BAQUBA — Amidst the violence and chaos in Diyala province, kidnappings continue unabated, bringing an uncertain fate for the abducted, and unanswered questions for their families.
Kidnapping has become another form of violence, to add to car bombs, assassinations, displacement, theft, threats and air strikes.
And kidnapping itself is carried out in all sorts of ways: taking someone from their home at night, from office during the day, in plain sight of civilians and police officers on the street, at false check points, or stopping the car to abduct the person.
Families of those kidnapped are left without knowing who took their loved one, or where the person might have been taken. Panic sets in. Families try to find someone in a position of influence who could help, but usually no one can.
If the person kidnapped is a policeman, member of the Iraqi National Guard (ING) or a translator for the U.S. military, he is usually killed immediately. When a civilian is kidnapped and a couple of weeks pass without a ransom demand, families begin the painful process of checking the local morgue repeatedly.
“When they kill a prisoner, they may drop him in the street as a sign of challenge to the government, or they select a place to be their execution zone,” Hussam Nasir, a resident of Baquba (50 km northeast of Baghdad), whose brother was kidnapped told IPS. “After they leave this place, a police patrol comes to move the body to the morgue. In the morgue, two pictures are taken from reverse angles to be kept in the computer.”
Nasir knows what that can be like. “These pictures are shown to those who come to ask about their relatives. The dead cannot be identified easily because their faces are usually decomposed or exploded, but I knew my brother’s face when I saw it.”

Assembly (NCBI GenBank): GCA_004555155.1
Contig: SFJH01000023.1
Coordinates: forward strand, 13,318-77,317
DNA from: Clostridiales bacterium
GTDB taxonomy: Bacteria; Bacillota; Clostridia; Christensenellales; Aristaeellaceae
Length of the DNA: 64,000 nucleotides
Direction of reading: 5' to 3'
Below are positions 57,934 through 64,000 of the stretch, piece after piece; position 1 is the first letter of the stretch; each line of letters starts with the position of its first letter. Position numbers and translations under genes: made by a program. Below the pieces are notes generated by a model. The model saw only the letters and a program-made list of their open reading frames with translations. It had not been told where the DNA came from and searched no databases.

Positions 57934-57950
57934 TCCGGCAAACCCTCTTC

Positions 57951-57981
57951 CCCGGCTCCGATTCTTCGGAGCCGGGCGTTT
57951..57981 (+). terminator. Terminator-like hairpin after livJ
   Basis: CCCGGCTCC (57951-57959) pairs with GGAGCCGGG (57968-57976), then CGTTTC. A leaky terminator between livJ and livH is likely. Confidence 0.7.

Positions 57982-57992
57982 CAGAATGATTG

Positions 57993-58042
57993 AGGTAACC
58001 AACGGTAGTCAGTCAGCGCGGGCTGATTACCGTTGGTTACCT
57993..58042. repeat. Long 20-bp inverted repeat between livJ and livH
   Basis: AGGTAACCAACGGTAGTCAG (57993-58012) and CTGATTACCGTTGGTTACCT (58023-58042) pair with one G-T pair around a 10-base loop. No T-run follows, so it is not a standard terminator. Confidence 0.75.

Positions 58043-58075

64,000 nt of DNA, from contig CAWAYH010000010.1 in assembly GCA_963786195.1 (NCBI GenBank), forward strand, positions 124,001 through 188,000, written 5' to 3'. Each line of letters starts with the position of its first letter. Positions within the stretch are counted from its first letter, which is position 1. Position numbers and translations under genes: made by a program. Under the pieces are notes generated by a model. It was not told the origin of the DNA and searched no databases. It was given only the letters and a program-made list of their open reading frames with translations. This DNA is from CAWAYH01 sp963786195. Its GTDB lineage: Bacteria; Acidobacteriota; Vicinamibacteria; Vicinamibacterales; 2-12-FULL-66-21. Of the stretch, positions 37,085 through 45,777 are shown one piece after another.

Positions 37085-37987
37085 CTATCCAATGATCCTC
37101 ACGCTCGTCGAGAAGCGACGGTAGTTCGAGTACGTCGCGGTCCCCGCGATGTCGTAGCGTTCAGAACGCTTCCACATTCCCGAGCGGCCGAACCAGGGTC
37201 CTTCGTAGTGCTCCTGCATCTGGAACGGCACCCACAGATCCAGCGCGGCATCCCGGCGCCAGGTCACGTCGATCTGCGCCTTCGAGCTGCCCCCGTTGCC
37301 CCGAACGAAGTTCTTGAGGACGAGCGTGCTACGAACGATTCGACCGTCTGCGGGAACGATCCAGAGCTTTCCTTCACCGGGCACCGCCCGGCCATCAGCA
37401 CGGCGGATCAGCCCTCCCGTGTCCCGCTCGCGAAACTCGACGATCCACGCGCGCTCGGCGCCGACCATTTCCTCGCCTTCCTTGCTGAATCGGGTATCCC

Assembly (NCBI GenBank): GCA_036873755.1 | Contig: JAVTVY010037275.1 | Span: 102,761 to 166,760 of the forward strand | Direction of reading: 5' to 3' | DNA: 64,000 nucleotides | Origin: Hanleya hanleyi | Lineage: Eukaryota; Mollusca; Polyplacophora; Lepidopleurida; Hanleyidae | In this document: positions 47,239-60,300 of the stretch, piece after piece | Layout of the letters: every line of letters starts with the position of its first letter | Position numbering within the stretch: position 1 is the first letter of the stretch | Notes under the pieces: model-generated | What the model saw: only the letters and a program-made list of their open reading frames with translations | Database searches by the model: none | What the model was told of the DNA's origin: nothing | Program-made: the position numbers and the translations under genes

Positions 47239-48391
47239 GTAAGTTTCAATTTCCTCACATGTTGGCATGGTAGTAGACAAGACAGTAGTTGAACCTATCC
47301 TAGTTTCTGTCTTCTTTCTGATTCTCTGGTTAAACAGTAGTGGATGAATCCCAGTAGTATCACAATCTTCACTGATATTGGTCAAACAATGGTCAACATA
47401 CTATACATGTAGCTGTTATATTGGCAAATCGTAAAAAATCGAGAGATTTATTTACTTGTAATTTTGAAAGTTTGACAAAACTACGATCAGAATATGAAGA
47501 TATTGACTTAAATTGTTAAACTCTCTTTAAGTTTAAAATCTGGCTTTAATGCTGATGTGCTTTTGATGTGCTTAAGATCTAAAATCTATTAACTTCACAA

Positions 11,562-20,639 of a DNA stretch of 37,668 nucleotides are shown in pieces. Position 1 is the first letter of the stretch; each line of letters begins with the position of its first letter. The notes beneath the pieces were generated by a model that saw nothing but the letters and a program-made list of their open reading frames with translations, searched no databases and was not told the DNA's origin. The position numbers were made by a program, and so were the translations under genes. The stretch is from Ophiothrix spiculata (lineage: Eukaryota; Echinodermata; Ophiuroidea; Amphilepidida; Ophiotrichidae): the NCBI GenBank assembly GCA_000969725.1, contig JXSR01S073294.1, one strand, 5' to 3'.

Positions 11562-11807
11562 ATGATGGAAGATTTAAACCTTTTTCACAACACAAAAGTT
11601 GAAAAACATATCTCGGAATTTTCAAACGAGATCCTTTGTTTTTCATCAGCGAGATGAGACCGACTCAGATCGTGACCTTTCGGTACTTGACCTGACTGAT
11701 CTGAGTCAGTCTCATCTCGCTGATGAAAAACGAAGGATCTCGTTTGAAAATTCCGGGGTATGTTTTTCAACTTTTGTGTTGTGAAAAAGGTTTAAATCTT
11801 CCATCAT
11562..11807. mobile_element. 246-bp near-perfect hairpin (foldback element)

Thamir Niama, whose brother was detained several months ago, also went through pictures at the morgue.
“When I saw the pictures of my brother, the body had been dressed in an ING uniform even though he is not a member of the ING. When he was abducted, he was wearing a tracksuit. The gangs who do these things make a video tape of the execution in order to get paid for it.”
Salim Kadhim from the Qatoun quarter of the city told IPS that his nephew disappeared en route from northern Iraq to Diyala province.
“We received a phone call from a person saying that they had detained our nephew and he would be killed,” Kadhim told IPS. Kadhim said he managed to talk with someone in the group involved in the kidnapping. “I was told to never ask about our nephew, and after several days we found the body in the morgue.”
There have been so many kidnappings in Baquba that it is almost a relief to find bodies in the morgue, so they may receive a proper burial.
Halima Jasib, whose brother was kidnapped, told IPS that he spoke with a “middleman” for the people who detained his brother. He was asked for a ransom of 20,000 dollars.
“We managed to raise the money from friends and relatives who donated generously,” Jasib said. “But the middleman took the money, and it’s five months, and there is no news of my brother. Now we are sure that he was thrown in the Diyala river or buried in the farms.”
Every week now officials in Baquba find groups of bodies buried in farm areas around the city.
There is no informed estimate of how many Iraqis are missing nationwide, but scores are kidnapped daily, and stories of abductions seem endless.
“Our 23-year-old son was a policeman in the directorate-general of police,” Mahmood al-Rubai’i told IPS. “One day, while he was coming home after work, a car blocked his way and the men in it took him and his car with them.”
Two days after the abduction Rubai’i received a phone call demanding 15,000 dollars. He sold a piece of land, and his younger son took the money to the designated drop location.
“He dropped the money in a garbage barrel and returned home hoping they would release our son as promised,” Rubai’i told IPS. “We hoped to see our son during the first week after giving the money, but it has been more than six months, and we have no sign he is still alive.”
(*Ahmed, our correspondent in Iraq’s Diyala province, works in close collaboration with Dahr Jamail, our U.S.-based specialist writer on Iraq who travels extensively in the region)